WAYNESVILLE, N.C. – What would bring a dentist, a colonel, an electrician, a postal worker and an engineer together? The answer is National Trails Day, an annual celebration that encourages appreciation, awareness and enjoyment of America’s trails. This event was celebrated at the most visited National Park Service site in America: The Blue Ridge Parkway.
Volunteers from Western North Carolina gathered on the parkway near Waterrock Knob on Saturday (June 5th) morning with a common purpose – to extend a section of the Mountains To Sea Trail by 800 feet through dense woods.
Of the more than two-dozen people present, at least three had never built a trail in their life. That didn’t matter, because they were with the Carolina Mountain Club, whose mission is to enjoy and maintain the trails in the region.
“Anybody who loves the outdoors would love the Carolina Mountain Club,” said Pat Johnson, a resident of Asheville. As first-time trail builder, Johnson was not deterred by the hard work, steep hills, or getting his hands dirty. He stated “I’ve been a hiker for years, and I enjoy trails so much.” Johnson and the other volunteers ascended the steep slope of the mountainside to reach the location of the new section of trail, marked only by blue ribbon.
After a safety briefing, the volunteers spread out over the trail section and began clearing the shrubs, top layer of soil, and rocks. Slowly the winding trail began to take shape. Although it would be easy for mechanical equipment to cut a road through the forest on the Parkway, the Carolina Mountain Club chooses to build meandering, windy trails that move around natural features instead of through them.
“There are two reasons we have for going around things,” said Piet Bodenhorst, a crew leader with the volunteer organization. “First,” he said with a laugh, “we’re lazy. Second, there’s no reason to take the character out of the trail. The mind needs to be active while you hike and (it) needs to see things.”
Bodenhorst has built trails with the Carolina Mountain Club for more than a decade. For him, building trails isn’t the most rewarding part of what he does with his free time – it’s walking those trails he’s helped make a reality. “When you walk on a trail you’ve helped to build,” Piet exclaimed, “you see how everyone contributes a little and doesn’t think it’s much. But when you see what lots of hands can do … you really see what can be accomplished.”
The trail crew was not made up of young men and women in the prime of their youth. Most of the regular trail crews the Carolina Mountain Club directs are made up of retirees. On Saturday, the oldest person swinging a hazel hoe was 86 years young.
“Anyone can see how an older person can lose their wits when they lay around all day. Your memory starts to leave you. With nowhere to go, older folks just walk around the house all day,” Bodenhorst said. He added, “if you give folks a place to go out in nature, away from a sterile environment, you’d be surprised how sharp it keeps them.”
Even though trail building involves sharp implements used to cut through underbrush, trees and soil, in addition to the chains and winches used to uproot tree stumps, there are few injuries among members of the Carolina Mountain Club.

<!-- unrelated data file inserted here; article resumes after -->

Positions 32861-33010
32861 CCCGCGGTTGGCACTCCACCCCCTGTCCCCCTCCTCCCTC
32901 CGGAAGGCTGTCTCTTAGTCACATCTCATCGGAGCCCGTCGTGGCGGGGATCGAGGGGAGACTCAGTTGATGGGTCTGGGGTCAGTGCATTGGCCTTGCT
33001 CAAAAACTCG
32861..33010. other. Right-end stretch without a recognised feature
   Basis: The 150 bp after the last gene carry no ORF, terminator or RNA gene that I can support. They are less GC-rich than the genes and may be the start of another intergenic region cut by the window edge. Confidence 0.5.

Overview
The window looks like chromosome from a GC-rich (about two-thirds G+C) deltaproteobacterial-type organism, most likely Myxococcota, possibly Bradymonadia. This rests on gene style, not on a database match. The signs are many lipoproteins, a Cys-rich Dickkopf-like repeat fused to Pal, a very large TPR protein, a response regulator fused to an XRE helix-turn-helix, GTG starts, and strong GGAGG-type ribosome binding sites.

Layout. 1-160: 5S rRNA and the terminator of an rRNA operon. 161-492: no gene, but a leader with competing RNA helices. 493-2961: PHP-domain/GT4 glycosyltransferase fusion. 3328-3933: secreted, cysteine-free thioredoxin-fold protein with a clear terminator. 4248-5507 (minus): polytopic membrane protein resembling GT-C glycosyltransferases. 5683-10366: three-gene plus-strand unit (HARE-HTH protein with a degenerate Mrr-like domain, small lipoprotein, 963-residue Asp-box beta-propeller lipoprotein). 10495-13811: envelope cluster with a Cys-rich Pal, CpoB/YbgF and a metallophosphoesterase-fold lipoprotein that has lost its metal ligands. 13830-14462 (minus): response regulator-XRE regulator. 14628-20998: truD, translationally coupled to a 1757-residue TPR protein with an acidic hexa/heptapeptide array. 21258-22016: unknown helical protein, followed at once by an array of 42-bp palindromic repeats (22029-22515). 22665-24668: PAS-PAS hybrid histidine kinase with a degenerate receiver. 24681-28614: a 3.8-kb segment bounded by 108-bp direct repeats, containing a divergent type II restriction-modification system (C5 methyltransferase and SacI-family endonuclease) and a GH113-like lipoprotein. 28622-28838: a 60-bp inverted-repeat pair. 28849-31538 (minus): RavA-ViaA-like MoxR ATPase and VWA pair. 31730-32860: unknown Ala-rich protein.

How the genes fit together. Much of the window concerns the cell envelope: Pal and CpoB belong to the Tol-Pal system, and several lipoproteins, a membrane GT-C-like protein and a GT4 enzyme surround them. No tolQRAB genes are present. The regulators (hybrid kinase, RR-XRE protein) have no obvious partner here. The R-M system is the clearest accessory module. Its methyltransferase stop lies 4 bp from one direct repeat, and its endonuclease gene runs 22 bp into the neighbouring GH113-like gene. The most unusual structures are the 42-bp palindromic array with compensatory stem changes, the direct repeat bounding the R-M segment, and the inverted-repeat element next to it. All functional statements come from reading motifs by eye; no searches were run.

All members train under experienced trail builders before they are permitted to operate the more dangerous equipment. Novice trail builders are not novices in life, however. Almost every member of the trail club has years of experience in a professional trade. While many may not think the skills of a dentist would be useful in building a trail, members of the Carolina Mountain Club would beg to differ.
“The trail bosses aren’t the only ones who are able to offer valuable advice when we come across a problem,” Bodenhorst said. He continued, “Instead, we get input from 40 years of experience. Electricians approach a problem differently from a dentist, but they both have different ways of solving problems. Everyone has something valuable to offer.”
When the volunteers called it a day in the mid-afternoon, everyone walked back toward their vehicles along the trail they spent the day building. What began as a thinly marked path through the woods ended as a meandering trail, built to last and to be enjoyed by thousands. Everyone from the new trail builders to the old hands left with a smile. National Trails Day is designed to encourage all Americans – young and old – out on the trails like the ones these volunteers helped to build. Perhaps there is something to the saying that ‘the outdoors keeps a person young’.
“I’ve lost weight, my health is better, and I feel better getting out and working every day,” Bodenhorst said with a grin. He added, “We like to say ‘Come out with the Carolina Mountain Club, and we’ll keep you going for 10 more years.”
The volunteers of the Carolina Mountain Club host many hikes in addition to their trail-building events. For more information about the Carolina Mountain Club, please visit their website at www.carolinamtnclub.com/
For more information about volunteering on the Blue Ridge Parkway, contact the volunteer coordinator at (828) 471-4779 x242.
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